But to some degree an idea that could be overlooked in the evolution of animation in the United States as a subversive medium that could have gotten some mention was that cartoons have generally been seen as 1) for children and 2) for instilling a set of ethics or ethos. Think of long-ago odes to Optimus Prime in Wired and "cold war moral clarity". Using animated narratives and characters to subvert or question the kinds of cartoon moralism that cartoons have been expected or required to hand down to a presumed-prepubescent audience is part of the subversive fun. A matter that could be potentially missed in the matter of subversion by one or two conservatives (and those who may not realize how much animation has changed in the US in the last thirty years) is that part of liking something "ironically" is not necessarily in the liking of a thing itself. Over the years I have told people that I have always enjoyed animation, hoped to work in it (but realized I didn't have the eyes or steady hand for it), and that by contrast ... well let's consider what the opposite of kids' shows really is, "adult" entertainment?
If anything the more time goes by the less certain it seems that the things children and adults ultimately hope for in life are as fundamentally different as some adults say.
Watching, enjoying and analyzing cartoons has been fun, and it is fun. One of the many things that makes it fun to write about cartoons is observing that in American culture the cartoon tends to be the medium through which grown-ups tell children stories that demonstrate or encourage those values that grown-ups most wish children to learn. We can learn the most about what values are sacrosanct in various strata of American culture by looking at what characters and narratives are presented as "safe" for children to observe. With the emergence of shows like The Simpsons, or Beavis & Butthead, or Aeon Flux, South Park, or any number of shows you could pick from Adult Swim, half of what is subversive about any of these shows is working in the medium of animation to begin with. It shouldn't be in itself but American academia and cultural punditry is never likely to catch up to this particular reality about pop culture. Why look down on cartoons as a medium if a cartoonish boiled-down narrative is what the grown-ups keep resorting to in the op-ed pages of political magazines?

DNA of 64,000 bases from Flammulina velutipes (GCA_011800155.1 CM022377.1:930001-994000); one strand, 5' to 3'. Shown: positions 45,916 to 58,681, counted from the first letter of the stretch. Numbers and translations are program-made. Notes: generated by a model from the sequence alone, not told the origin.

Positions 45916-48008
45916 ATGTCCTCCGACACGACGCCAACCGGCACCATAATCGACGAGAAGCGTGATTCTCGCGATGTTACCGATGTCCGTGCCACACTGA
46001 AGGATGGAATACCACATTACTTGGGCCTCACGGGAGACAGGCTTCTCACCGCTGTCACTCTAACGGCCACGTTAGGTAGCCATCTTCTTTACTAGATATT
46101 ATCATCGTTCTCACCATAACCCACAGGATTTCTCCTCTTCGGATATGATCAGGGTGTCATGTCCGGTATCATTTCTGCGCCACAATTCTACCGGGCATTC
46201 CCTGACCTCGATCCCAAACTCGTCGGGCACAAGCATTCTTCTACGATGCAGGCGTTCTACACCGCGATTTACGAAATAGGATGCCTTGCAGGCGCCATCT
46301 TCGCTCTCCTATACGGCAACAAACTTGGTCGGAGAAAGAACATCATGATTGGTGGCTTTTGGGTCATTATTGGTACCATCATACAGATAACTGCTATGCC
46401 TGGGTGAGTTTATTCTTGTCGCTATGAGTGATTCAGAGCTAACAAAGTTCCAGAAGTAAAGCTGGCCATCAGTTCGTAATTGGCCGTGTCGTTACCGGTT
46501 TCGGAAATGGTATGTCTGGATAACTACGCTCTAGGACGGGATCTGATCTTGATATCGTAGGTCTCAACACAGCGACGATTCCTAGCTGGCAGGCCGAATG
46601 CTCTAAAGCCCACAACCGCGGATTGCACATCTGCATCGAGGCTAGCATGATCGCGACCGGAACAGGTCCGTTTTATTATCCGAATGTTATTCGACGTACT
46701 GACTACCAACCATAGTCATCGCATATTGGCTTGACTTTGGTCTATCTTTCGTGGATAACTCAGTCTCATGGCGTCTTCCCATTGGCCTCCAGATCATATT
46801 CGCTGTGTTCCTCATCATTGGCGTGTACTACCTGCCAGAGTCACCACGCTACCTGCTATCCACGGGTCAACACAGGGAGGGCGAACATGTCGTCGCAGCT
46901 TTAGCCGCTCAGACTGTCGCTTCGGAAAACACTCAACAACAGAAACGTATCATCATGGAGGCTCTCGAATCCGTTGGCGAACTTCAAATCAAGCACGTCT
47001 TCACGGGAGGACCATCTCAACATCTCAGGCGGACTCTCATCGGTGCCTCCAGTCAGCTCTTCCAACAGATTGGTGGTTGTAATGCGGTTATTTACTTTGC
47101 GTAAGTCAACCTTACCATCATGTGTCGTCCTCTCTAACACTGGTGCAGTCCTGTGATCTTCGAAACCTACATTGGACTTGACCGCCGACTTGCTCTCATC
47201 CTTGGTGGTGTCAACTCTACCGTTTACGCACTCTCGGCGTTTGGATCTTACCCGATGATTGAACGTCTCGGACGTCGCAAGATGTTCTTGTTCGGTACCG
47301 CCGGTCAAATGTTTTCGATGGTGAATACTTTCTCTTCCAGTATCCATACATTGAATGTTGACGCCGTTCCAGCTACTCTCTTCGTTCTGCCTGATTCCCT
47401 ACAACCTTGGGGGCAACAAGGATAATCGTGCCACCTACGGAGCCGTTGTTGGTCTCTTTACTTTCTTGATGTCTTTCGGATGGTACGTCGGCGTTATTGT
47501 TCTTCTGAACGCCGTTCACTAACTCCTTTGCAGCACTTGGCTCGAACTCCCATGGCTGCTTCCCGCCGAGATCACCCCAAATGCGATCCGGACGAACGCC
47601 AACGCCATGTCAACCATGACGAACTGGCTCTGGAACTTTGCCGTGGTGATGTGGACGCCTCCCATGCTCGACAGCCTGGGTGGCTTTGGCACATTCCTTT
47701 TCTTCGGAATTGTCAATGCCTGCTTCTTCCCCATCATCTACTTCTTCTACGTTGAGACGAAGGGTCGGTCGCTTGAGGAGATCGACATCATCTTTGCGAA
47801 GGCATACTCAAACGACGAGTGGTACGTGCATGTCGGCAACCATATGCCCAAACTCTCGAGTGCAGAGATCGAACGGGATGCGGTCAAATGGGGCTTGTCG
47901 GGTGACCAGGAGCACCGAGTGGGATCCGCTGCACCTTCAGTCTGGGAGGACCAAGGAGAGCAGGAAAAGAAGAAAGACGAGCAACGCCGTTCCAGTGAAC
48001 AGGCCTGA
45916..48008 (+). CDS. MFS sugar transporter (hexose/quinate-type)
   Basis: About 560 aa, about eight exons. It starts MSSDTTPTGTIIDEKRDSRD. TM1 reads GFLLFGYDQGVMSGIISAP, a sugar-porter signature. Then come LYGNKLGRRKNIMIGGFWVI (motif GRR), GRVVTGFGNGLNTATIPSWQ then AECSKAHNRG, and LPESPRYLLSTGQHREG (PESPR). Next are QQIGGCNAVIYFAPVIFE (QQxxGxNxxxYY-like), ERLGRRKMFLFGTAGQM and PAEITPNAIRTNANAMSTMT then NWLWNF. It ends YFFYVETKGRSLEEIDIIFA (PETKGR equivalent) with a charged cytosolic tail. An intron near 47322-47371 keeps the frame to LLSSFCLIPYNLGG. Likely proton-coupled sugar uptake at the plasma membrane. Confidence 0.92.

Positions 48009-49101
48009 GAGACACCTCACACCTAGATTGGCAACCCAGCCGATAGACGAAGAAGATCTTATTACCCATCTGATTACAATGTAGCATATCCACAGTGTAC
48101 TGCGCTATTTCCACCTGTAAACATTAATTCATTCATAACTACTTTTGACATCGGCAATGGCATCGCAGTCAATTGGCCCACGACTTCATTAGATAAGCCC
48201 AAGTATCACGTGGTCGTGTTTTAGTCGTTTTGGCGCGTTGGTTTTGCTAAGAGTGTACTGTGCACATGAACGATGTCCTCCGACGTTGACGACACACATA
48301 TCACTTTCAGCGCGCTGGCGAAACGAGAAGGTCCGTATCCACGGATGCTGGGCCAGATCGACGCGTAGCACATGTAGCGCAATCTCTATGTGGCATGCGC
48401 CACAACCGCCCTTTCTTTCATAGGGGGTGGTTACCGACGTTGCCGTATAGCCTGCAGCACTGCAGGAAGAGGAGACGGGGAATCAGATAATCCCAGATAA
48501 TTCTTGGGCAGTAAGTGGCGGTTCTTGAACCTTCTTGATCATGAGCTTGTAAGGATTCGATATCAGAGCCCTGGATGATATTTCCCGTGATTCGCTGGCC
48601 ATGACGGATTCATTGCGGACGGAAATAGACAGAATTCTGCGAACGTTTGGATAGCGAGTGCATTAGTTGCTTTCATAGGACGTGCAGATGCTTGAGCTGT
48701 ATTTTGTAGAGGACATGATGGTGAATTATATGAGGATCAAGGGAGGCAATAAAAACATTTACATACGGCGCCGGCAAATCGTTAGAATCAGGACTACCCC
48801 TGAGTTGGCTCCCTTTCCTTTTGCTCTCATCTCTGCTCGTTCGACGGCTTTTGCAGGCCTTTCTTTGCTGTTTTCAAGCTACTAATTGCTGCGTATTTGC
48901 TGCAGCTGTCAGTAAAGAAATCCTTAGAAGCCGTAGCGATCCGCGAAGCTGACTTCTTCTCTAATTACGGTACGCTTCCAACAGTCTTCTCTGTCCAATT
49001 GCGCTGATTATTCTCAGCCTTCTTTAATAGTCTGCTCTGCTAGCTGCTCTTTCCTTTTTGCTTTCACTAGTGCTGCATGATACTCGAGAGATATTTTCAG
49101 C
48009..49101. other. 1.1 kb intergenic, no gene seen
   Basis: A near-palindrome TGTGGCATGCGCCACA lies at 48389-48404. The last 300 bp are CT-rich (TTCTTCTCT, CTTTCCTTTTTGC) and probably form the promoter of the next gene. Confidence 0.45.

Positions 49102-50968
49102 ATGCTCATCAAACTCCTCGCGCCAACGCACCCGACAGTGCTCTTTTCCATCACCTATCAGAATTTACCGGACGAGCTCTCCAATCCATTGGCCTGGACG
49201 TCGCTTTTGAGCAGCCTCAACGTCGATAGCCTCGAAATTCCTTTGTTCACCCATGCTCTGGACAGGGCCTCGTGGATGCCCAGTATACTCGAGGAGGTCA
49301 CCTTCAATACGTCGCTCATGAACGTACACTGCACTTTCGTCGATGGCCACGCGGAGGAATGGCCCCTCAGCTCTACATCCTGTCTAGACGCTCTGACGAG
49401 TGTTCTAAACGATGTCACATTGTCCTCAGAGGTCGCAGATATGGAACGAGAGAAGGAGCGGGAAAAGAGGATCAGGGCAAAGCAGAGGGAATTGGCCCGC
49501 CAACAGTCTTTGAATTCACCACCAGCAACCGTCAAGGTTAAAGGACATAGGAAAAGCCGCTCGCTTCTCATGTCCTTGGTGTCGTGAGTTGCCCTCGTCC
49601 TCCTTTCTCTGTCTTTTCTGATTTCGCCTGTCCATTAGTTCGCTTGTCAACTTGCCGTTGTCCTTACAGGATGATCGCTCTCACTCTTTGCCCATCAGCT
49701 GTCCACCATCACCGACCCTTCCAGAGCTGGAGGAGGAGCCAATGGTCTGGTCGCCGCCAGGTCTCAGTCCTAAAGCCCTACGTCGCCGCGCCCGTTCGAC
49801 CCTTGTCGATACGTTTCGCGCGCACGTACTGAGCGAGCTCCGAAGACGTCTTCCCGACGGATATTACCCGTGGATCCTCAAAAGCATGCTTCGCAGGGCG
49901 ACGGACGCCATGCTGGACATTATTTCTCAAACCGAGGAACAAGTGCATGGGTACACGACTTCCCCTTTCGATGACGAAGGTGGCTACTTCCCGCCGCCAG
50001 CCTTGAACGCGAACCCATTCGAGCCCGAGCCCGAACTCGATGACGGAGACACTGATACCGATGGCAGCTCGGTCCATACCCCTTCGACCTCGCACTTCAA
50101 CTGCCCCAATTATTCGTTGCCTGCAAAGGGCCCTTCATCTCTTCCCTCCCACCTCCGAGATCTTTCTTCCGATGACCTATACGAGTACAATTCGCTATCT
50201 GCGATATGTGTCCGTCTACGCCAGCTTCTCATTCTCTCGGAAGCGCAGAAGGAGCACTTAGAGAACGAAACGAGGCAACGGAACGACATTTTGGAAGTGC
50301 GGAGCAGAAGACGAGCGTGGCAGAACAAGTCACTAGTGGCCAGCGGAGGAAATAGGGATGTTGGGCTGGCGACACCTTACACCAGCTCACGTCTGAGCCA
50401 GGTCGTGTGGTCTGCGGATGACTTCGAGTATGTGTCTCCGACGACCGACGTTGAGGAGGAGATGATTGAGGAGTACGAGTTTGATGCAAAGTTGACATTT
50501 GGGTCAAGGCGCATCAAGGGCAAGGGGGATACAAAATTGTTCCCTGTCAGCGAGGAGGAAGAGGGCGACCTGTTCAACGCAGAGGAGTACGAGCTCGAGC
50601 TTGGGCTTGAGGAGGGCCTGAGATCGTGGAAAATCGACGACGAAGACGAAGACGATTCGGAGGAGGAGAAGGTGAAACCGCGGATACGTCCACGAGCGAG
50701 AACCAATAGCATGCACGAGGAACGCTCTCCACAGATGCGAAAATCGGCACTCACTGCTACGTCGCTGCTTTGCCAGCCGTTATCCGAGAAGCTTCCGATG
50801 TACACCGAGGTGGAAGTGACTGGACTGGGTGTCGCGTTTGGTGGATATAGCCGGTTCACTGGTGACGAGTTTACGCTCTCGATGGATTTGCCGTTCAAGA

OVer at NPR and The Atlantic there are a couple of interesting links about the changing measurments and metrics of what music gets listened to vs what companies can measure in terms of sales.
Radio stations, meanwhile, are pushing the boundaries of repetitiveness to new levels. According to a subsidiary of iHeartMedia, Top 40 stations last year played the 10 biggest songs almost twice as much as they did a decade ago. Robin Thicke’s “Blurred Lines,” the most played song of 2013, aired 70 percent more than the most played song from 2003, “When I’m Gone,” by 3 Doors Down. Even the fifth-most-played song of 2013, “Ho Hey,” by the Lumineers, was on the radio 30 percent more than any song from 10 years prior.
Wenatchee The Hatchet was kind of busy in 2012 writing about Mars Hill and Batman cartoons and "Blurred Lines" was never on the radar. What's interesting about that specific song is ...